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Insurance bosses call for collective action on climate change


(Reuters) — Lloyd's of London and other insurers called for collective action to address climate change on Thursday after a report from the U.K. regulator this week highlighted risks to their industry from global warming.

In an open letter to Bank of England Gov. Mark Carney, 15 senior insurance executives said they welcomed the Prudential Regulation Authority's report, which said the insurance industry could be hit by climate change in "diverse, complex and uncertain" ways.

The UN's climate boss warned last month that national promises to cut emissions so far would cap warming at an unacceptably high level, heightening concerns in the insurance industry about politicians' lack of resolve.

"The insurance leaders are also calling for the PRA's report to lead to more urgent collective action to reduce the risks of climate change impacting society, and ultimately the insurance industry," the insurers said in a statement.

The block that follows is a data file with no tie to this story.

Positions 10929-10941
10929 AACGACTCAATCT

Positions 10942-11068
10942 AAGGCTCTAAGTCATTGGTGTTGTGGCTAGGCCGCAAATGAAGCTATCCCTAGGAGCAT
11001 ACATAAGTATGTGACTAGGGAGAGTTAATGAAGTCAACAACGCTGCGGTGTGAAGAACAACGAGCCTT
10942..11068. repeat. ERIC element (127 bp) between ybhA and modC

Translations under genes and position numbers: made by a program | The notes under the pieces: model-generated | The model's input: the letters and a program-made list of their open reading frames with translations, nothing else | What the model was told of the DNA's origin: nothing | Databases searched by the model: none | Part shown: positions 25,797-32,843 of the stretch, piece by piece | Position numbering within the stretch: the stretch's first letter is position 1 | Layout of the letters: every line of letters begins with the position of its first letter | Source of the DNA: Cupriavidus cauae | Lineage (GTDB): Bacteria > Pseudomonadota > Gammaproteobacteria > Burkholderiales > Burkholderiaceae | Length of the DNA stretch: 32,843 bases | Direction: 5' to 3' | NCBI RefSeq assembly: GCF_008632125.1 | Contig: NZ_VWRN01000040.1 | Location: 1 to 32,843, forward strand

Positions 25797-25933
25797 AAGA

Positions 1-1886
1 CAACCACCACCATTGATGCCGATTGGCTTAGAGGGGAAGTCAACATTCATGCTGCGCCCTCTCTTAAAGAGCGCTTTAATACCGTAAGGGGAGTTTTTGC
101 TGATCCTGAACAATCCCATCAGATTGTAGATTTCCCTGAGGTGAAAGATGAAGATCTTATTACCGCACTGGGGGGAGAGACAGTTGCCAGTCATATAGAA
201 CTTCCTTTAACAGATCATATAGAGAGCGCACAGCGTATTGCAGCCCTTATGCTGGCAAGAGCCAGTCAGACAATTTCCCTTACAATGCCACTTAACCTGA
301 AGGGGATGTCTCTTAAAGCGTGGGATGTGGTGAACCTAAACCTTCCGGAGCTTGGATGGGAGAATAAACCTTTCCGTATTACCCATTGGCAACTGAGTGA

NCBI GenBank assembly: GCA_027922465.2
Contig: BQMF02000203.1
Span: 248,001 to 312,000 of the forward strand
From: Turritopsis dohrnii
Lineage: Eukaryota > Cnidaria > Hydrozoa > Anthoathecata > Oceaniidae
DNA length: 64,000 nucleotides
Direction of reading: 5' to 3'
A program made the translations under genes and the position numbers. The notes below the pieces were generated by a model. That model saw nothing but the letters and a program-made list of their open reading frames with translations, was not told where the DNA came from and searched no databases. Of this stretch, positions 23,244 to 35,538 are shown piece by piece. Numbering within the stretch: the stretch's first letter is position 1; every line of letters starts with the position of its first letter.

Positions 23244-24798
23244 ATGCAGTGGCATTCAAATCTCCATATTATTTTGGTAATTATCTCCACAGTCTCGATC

They included Lloyd's of London's Chief Executive Inga Beale and RSA Insurance Group P.L.C. CEO Stephen Hester. In their letter to Mr. Carney, they also said they wanted a regulatory environment that "allows our industry to fulfill its full potential as society's risk manager and to help maintain risk exposure within insurable levels".

Mr. Carney said in a speech at Lloyd's on Tuesday that increasing levels of physical risk from climate change could present significant challenges to general insurers.

At the United Nations Climate Change Conference in Paris in December, countries will try to hammer out a deal to slow man-made climate change by aiming to keep temperatures below a ceiling of 2 degrees Celsius above pre-industrial levels.

"An increase in temperature of more than 2 degrees could lead to a lack of affordable insurance," Carmen Bell, policy advisor for personal insurance and general insurance at trade body Insurance Europe, told Reuters.

The PRA report also stressed that the repricing of carbon-heavy investments could hit insurers' investment returns, a concern for insurers who have increasingly relied on investment income in a competitive underwriting market.

The report also said there were likely to be increased liability claims under policies such as directors and officers insurance as a result of climate change-related damage.